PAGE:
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Royal Dutch Shell said it's quitting a major lobbying group, American Fuel & Petrochemical Manufacturers. Photo: Jeff J. Mitchell/Getty Images

These are split-screen times for shareholder advocates pushing the world's most powerful oil companies to do more on global warming.

Driving the news: Axios' Amy Harder reported yesterday that the SEC granted ExxonMobil's request to throw out a shareholder resolution urging the oil giant to disclose targets for steeply cutting emissions.

The intrigue: Her story landed just hours after Royal Dutch Shell said it's quitting a major lobbying group, American Fuel & Petrochemical Manufacturers, over differences on climate policy.

  • It's a move stemming from a review of trade group memberships, which Shell agreed to conduct in a wider agreement with activist investors late last year.

The bottom line: The developments highlight successes and hurdles facing activists seeking to use investors' stakes as leverage to force more aggressive steps on emissions and disclosure.

What's next: In the Exxon fight, the group shareholder advocacy group Ceres said yesterday evening that they're looking at several options after the SEC decision.

What they're saying: Ceres' Andrew Logan said in a statement that the investors behind the resolution will "make full use of their suite of rights." In a followup email, he told me they are mulling options, including...

  • Asking the SEC for reconsideration or even taking them to court.
  • Corralling support behind other proposals on the ballot for Exxon's annual meeting, such as one pushing for a climate committee on the board.
  • "Expressing displeasure" with Exxon's board by voting against re-election of one or more members.
  • Nominating alternative director candidates in 2020.

The big picture: Let's turn back to Shell's action. There's an argument that yesterday's splashy move really just affirmed the status quo.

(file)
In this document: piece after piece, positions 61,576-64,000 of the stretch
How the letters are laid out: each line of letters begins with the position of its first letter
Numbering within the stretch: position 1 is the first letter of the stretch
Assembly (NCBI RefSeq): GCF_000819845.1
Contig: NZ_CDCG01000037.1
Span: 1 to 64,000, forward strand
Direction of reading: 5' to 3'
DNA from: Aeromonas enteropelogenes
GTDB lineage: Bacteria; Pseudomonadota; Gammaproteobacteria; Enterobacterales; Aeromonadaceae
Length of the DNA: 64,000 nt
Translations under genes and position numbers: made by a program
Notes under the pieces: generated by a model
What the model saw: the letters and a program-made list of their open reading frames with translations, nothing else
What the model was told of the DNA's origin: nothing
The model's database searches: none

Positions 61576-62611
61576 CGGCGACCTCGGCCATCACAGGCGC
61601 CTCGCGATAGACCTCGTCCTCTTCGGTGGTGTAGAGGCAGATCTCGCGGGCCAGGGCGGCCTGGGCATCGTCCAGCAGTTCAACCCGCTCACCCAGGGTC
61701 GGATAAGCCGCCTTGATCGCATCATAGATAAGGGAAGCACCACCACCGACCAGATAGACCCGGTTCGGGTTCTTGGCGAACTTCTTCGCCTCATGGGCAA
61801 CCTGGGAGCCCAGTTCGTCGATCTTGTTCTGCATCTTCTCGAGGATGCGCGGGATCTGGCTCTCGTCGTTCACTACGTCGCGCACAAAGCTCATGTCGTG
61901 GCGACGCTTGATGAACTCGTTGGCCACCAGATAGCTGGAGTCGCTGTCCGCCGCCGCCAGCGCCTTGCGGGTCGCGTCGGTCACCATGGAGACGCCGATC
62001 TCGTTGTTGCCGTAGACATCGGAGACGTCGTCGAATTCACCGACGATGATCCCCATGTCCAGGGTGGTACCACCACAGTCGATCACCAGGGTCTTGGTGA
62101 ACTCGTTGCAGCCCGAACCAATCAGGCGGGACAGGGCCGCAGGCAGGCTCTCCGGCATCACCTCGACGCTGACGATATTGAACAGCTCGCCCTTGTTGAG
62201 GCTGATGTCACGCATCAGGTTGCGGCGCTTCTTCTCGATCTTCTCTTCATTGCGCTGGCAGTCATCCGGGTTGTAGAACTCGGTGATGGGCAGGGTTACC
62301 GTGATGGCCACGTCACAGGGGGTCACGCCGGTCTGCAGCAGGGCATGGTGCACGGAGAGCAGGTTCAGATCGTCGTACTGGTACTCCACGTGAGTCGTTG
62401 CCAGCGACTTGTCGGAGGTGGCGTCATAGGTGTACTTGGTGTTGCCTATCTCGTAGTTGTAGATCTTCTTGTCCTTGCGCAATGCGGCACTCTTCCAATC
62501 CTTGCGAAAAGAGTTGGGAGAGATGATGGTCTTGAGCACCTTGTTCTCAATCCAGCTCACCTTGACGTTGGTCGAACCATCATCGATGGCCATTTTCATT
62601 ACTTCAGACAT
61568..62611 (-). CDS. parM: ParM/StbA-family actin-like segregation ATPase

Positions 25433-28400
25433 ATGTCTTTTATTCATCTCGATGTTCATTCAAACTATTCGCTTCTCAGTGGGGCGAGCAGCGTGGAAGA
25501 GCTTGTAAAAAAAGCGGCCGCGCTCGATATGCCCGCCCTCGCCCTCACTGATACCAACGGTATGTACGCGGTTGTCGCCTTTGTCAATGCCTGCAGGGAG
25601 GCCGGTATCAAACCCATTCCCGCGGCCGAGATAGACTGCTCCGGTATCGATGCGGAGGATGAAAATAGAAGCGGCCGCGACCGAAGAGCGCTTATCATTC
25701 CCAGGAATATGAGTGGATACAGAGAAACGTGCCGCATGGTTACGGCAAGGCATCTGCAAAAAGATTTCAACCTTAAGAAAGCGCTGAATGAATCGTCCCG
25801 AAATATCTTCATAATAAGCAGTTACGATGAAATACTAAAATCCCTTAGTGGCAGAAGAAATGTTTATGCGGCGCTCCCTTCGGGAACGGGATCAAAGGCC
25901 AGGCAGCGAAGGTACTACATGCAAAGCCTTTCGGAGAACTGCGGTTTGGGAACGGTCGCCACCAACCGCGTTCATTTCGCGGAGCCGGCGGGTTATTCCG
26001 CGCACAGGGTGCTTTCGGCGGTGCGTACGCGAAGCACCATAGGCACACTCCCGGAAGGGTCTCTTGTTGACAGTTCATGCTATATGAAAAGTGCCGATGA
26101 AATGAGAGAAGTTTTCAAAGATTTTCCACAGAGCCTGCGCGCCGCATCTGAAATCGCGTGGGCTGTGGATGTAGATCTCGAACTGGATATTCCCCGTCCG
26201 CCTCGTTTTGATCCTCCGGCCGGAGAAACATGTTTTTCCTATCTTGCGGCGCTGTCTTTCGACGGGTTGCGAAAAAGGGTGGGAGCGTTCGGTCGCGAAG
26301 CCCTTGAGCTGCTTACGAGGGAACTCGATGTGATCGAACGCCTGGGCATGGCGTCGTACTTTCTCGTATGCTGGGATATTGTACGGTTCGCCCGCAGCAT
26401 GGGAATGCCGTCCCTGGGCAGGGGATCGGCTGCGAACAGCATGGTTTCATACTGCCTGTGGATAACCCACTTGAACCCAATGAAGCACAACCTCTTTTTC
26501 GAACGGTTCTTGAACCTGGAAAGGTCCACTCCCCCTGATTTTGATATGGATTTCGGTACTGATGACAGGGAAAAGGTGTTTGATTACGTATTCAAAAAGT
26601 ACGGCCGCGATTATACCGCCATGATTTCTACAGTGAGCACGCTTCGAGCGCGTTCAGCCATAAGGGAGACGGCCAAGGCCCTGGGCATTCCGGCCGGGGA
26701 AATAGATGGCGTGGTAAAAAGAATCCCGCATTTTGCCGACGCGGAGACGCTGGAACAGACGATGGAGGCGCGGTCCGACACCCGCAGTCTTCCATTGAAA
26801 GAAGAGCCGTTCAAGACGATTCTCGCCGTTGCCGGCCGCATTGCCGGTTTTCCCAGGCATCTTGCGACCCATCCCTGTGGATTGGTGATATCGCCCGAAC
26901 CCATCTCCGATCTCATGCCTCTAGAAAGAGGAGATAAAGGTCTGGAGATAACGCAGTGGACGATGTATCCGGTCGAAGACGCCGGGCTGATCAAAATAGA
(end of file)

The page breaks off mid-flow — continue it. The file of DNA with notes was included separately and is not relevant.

• Yes, sure, they dumped one trade group, but stuck with bigger ones — including the American Petroleum Institute and the U.S. Chamber of Commerce — that aren't that different from AFPM on climate policy.

But, but, but: Jason Bordoff, head of a Columbia University energy think tank, said via Twitter that Shell's move is "just the beginning" and that he sees it spilling over into API, the industry's main lobbying group.

  • "The differences among API members on the key issue of climate are vast. That's going to reach a breaking point," he tweeted.
  • I asked Bordoff to elaborate, and he added in an email, "I think API is going to have increasing difficulty sustaining its coalition in its current form unless it is able to build more consensus among its members about what a constructive role for the oil and gas industry looks like to address climate change."

Go deeper: SEC throws out investor proposal pushing Exxon on climate change

Go deeper

Updated 3 hours ago - Politics & Policy

Giuliani associate Lev Parnas convicted of campaign finance crimes

Lev Parnas, a former associate of then-President Donald Trump’s personal lawyer Rudy Giuliani. Photo: Stefani Reynolds/Bloomberg via Getty Images

Florida businessman Lev Parnas was convicted Friday on charges of conspiracy to make foreign contributions to political campaigns, according to multiple outlets.

Why it matters: Prosecutors said Parnas, then an associate of former President Donald Trump's personal lawyer Rudy Giuliani, funneled over $150,000 from a Russian businessman into U.S. campaigns as part of an effort to land licenses in the U.S.'s legal cannabis industry.

Supreme Court agrees to hear challenges to Texas abortion law

Photo: Saul Loeb/AFP via Getty Images

The Supreme Court on Friday agreed to hear two cases challenging Texas' abortion law, which bans the procedure as soon as six weeks into pregnancy, but left the law in place in the meantime.

Why it matters: The court is moving extraordinarily fast on the Texas cases, compressing into just a few days a process that normally takes months. And that schedule means the court will take up Texas' ban a month before it hears another major abortion case — a challenge to Mississippi's own 2018 ban on abortions after 15 weeks.

Officials warn 5 key tech sectors will determine whether China overtakes U.S.

Illustration: Aïda Amer/Axios

U.S. intelligence officials responsible for protecting advanced technologies have narrowed their focus to five key sectors: artificial intelligence, quantum computing, biotechnology, semiconductors and autonomous systems.

Why it matters: China and Russia are employing a variety of legal and illegal methods to undermine and overtake U.S. dominance in these critical industries, officials warned in a new paper. Their success will determine "whether America remains the world’s leading superpower or is eclipsed by strategic competitors."